Laws, Regulations & Annotations

Property Taxes Law Guide – Revision 2014
 

Revenue and Taxation Code

Property Taxation

Part 1. General Provisions

Chapter 5. Disaster Relief: Tax Deferral

Section 195.86

195.86. Certification of reduction in taxes; September 2000 earthquake. By September 30, 2001, the auditor of the County of Napa, which was the subject of the Governor's Proclamation of a state of emergency for the earthquake occurring in September 2000, shall certify to the Director of Finance an estimate of the total amount of the reduction in property tax revenues on both the regular secured roll and the supplemental roll for the 2000–01 fiscal year resulting from the reassessment by the county assessor pursuant to paragraph (1) of subdivision (a) of Section 170 of those properties that are eligible properties as a result of that disaster, except that the amount certified shall not include any estimated property tax revenue reductions to school districts (other than basic state aid school districts) and county offices of education. For purposes of this section, "basic state aid school district" means any school district that does not receive a state apportionment pursuant to subdivision (h) of Section 42238 of the Education Code, but receives from the state only a basic apportionment pursuant to Section 6 of Article IX of the California Constitution.

History.—Added by Stats. 2001, Ch. 158 (SB 12), in effect August 9, 2001.

Note.—Section 4 of Stats. 2001, Ch. 158 (SB 12), provided that the Legislature finds and declares that this act fulfills a statewide public purpose because of both of the following:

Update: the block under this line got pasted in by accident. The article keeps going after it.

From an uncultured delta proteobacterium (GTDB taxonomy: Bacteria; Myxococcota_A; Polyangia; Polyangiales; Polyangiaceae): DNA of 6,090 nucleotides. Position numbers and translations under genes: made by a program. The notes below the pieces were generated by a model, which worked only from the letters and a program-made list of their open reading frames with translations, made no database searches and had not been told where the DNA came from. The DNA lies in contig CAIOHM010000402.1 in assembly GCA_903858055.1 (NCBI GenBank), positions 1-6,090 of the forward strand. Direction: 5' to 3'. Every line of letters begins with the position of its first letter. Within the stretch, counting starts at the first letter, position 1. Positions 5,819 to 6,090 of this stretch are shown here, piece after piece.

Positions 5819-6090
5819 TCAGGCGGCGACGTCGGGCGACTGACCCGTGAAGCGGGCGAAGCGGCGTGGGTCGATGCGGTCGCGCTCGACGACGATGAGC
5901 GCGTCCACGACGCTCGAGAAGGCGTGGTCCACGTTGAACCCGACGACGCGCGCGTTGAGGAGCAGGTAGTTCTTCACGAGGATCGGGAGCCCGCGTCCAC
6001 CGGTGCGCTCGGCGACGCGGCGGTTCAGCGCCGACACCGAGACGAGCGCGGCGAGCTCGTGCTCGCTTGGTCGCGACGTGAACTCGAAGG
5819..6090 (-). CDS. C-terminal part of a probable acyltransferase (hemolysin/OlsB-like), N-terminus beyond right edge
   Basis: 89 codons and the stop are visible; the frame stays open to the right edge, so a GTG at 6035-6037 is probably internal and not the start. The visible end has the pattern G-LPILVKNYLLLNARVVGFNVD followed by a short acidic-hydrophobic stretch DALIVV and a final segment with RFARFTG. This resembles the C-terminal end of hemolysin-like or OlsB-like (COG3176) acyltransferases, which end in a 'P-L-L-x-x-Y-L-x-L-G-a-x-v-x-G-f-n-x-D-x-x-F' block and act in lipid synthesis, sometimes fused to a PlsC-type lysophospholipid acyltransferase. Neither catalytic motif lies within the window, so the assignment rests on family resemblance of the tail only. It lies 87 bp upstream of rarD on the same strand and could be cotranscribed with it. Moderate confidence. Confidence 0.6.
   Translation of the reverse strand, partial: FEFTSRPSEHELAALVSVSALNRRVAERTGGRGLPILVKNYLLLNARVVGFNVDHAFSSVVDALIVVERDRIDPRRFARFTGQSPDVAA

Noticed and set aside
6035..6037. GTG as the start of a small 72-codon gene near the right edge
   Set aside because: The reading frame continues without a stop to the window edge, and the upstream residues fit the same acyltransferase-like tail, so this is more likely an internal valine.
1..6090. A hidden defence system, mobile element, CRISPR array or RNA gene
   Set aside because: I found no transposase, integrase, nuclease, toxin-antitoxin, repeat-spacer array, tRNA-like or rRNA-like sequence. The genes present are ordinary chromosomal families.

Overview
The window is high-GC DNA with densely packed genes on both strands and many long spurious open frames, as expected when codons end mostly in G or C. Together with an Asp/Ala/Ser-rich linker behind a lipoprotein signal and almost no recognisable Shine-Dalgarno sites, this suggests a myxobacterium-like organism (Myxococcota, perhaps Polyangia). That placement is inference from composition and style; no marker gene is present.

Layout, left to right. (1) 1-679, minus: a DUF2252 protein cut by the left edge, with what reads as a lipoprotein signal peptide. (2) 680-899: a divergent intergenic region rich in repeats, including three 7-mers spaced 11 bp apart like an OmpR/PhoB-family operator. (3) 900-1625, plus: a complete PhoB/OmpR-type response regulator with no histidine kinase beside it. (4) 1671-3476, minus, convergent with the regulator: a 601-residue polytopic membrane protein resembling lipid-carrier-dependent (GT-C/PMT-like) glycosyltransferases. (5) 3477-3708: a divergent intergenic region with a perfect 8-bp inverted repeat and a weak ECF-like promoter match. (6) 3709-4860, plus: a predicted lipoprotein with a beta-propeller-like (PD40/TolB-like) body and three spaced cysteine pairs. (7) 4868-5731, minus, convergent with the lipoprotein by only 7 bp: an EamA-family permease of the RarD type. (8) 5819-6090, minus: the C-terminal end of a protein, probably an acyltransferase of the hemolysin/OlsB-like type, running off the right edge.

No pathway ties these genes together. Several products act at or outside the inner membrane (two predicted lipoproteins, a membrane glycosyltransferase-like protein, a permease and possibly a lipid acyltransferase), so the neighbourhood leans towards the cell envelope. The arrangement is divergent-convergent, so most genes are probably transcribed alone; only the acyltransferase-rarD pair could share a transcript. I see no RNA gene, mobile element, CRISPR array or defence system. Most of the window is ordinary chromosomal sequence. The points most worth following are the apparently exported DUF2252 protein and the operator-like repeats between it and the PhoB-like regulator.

(a) The Governor of California has officially proclaimed a state of emergency that declared that the earthquake that occurred in California during September 2000 was a natural disaster, thus qualifying affected persons for various forms of governmental assistance and relief.

(b) This act is consistent with, and supplements the proclaimed disaster assistance and relief by providing necessary fiscal assistance and tax relief to affected jurisdictions and persons to allow them to maintain essential basic services and repair damage to, and restore, their homes and businesses.

Section 5 therein provided that this act is an urgency statute necessary for the immediate preservation of the public peace, health, or safety within the meaning of Article IV of the Constitution and shall go into immediate effect. The facts constituting the necessity are:

In order to timely provide essential relief to those persons and jurisdictions who have suffered damage or loss as a result of the earthquake that occurred in California during September 2000, it is necessary that this act take effect immediately.